SANTA BARBARA, Calif. A cool sea breeze and thick morning fog provided some relief Saturday for crews battling the wildfire that has destroyed scores of homes along the California coast and forced thousands to evacuate.
There was still a threat that dry inland wind could return to stoke the flames again.
The fog rolled in from the ocean early Saturday and blanketed the lower elevation areas of the fire.
"It wasn't expected," said Sarah Gibson, Santa Barbara county public information officer. "It was a nice, thick, wet flow."
However, the fog was expected to burn off by midmorning, and the National Weather Service issued a wind advisory warning that wind could gust to 20 to 25 mph in the Santa Ynez mountain range.
Humidity is expected to remain low in the higher slopes although not as low as in previous days.
"It's better than before but it's still of concern," Gibson said.
More than 30,000 people have left the area and authorities urged 23,000 others to be ready to leave at a moment's notice.
The blaze was only 10 percent contained as of Friday night, after charring more than 13 square miles and destroying about 80 homes as it menaced this celebrity enclave and other coastal towns.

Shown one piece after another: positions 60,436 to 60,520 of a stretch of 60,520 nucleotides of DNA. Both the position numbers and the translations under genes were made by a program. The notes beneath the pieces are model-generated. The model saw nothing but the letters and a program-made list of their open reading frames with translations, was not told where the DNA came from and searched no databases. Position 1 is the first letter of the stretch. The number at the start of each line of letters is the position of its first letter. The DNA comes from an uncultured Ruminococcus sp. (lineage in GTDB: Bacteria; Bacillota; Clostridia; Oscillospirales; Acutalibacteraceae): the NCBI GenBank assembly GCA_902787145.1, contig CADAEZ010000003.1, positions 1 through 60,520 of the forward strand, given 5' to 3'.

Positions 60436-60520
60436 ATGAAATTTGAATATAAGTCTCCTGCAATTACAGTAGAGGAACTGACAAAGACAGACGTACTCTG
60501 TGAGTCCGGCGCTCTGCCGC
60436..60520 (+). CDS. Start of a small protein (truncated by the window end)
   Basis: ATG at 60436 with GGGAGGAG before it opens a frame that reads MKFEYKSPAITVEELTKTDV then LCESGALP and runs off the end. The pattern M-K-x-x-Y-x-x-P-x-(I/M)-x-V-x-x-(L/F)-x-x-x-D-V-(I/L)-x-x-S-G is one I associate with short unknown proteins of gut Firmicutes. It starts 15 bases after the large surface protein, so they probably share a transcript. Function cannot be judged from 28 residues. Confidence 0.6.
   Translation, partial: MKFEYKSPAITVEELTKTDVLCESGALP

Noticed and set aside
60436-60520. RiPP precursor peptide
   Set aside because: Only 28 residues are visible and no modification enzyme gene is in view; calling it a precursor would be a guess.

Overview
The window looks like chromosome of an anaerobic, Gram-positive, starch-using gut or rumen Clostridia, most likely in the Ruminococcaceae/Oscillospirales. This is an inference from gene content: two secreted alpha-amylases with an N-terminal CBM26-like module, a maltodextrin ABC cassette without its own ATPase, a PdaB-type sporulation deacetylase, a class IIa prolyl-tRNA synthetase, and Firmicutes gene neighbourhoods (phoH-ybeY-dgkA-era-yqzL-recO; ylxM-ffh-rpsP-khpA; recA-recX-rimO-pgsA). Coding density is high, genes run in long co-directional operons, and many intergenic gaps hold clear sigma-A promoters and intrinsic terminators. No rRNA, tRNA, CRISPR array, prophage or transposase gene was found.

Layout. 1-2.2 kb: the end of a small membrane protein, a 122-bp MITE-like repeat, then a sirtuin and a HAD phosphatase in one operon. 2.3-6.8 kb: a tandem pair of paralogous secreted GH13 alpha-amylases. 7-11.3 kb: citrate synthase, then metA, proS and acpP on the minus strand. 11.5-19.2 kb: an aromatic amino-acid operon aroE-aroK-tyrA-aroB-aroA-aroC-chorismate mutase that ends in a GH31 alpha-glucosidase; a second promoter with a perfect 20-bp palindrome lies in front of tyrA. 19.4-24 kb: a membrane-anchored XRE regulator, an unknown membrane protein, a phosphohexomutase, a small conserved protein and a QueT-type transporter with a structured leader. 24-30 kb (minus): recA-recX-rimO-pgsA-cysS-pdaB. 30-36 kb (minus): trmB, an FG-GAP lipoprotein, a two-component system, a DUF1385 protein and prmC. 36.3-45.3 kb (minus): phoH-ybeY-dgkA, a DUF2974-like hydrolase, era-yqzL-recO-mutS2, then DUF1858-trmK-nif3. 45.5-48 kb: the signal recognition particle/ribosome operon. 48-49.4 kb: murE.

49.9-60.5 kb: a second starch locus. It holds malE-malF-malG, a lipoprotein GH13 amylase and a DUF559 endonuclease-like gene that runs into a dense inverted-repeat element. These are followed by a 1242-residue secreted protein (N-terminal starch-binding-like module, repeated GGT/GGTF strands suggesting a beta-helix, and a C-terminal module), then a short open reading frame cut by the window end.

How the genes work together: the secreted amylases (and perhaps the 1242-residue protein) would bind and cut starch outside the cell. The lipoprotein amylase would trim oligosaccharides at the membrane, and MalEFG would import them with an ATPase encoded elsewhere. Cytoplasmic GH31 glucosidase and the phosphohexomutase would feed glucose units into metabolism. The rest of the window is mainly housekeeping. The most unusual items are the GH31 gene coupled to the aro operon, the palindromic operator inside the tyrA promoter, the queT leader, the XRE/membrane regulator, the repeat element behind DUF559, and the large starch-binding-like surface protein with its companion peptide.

The blaze has been fanned by the area's "Sundowners," fierce local wind that sweeps down the mountain slopes from north to south and out to sea.
"When the air is coming off of the ocean the humidity is fairly high and it pushes the fire back away from the community," Santa Barbara County Fire Chief Tom Franklin said. "But the (sundowner) prediction is still there. The winds could surface, change back around and blow the fire back downhill."
The weather service said the sharp north-to-south pressure gradient creating the wind was expected to weaken but remain strong enough to produce gusts through Saturday, and possibly until Sunday morning.
The fire was raging along a five-mile-long front above normally serene coastal communities.
"There will be a point in the incident when I will have cautious optimism but I'm not there yet," Joe Waterman, the overall fire commander from the California Department of Forestry and Fire Protection, said Friday.
About 80 homes have been destroyed in neighborhoods on ridges and in canyons that rise up the foothills above the north edge of Santa Barbara.
The city and adjacent communities are pinched between the coast on the south and the rugged mountains on the north, putting them in the path of the sundowner wind.
The Santa Barbara area has long been a favorite of celebrities. Oprah Winfrey has an estate in Montecito, where Charlie Chaplin's old seaside escape, the Montecito Inn, has stood since 1928. A ranch in the mountains that Ronald and Nancy Reagan bought became his Western retreat during his presidency.
Some 3,500 firefighters were on the scene along with 428 engines, 14 air tankers and 15 helicopters. A DC-10 jumbo jet tanker capable of dumping huge loads of retardant began making runs on the fire Friday afternoon.
Officials said 11 firefighters had been injured to date, including three who were burned in a firestorm Wednesday. They were reported in good condition at a Los Angeles burn center.
The cause of the blaze, which broke out Tuesday, remained under investigation.
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